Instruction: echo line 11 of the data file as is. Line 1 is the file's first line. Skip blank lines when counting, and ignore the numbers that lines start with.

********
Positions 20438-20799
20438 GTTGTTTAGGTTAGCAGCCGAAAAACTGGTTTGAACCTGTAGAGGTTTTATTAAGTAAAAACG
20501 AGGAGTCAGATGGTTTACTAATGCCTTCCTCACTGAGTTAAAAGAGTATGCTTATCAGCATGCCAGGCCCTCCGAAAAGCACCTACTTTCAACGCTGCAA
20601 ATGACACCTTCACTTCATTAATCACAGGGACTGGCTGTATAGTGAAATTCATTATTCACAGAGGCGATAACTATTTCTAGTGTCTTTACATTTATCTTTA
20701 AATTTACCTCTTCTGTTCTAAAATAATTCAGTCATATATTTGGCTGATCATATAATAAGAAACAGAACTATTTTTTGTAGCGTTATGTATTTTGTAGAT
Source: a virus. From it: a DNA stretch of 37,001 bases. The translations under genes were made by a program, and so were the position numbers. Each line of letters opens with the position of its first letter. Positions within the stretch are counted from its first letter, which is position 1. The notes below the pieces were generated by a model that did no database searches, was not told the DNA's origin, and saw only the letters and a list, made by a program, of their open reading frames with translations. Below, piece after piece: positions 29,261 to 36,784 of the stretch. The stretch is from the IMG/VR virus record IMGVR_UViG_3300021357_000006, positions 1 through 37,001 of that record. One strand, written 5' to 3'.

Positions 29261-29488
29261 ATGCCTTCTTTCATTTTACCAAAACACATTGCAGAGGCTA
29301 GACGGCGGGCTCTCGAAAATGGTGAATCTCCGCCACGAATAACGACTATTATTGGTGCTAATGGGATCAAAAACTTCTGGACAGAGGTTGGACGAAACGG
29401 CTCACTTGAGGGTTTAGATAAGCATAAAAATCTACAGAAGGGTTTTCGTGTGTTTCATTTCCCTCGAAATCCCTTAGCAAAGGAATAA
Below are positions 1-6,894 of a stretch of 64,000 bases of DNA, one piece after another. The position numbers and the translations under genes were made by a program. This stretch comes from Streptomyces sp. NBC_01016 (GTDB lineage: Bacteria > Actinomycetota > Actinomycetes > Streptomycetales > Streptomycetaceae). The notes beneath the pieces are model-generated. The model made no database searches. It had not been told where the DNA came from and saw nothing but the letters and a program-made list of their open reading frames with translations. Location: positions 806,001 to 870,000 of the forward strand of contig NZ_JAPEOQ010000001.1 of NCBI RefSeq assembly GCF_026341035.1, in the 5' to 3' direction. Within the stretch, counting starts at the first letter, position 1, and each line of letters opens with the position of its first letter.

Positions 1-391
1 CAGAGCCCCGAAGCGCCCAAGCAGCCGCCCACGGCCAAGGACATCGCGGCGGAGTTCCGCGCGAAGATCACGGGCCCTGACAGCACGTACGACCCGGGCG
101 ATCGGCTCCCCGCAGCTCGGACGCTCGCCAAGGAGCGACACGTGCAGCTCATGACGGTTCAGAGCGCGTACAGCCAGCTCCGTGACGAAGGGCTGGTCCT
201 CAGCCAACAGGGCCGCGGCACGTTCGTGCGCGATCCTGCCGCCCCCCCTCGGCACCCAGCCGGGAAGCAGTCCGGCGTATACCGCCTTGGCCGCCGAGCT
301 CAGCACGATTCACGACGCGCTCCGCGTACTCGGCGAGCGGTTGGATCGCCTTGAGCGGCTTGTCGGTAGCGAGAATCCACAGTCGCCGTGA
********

Below are positions 1-6,894 of a stretch of 64,000 bases of DNA, one piece after another. The position numbers and the translations under genes were made by a program. This stretch comes from Streptomyces sp. NBC_01016 (GTDB lineage: Bacteria > Actinomycetota > Actinomycetes > Streptomycetales > Streptomycetaceae). The notes beneath the pieces are model-generated. The model made no database searches. It had not been told where the DNA came from and saw nothing but the letters and a program-made list of their open reading frames with translations. Location: positions 806,001 to 870,000 of the forward strand of contig NZ_JAPEOQ010000001.1 of NCBI RefSeq assembly GCF_026341035.1, in the 5' to 3' direction. Within the stretch, counting starts at the first letter, position 1, and each line of letters opens with the position of its first letter.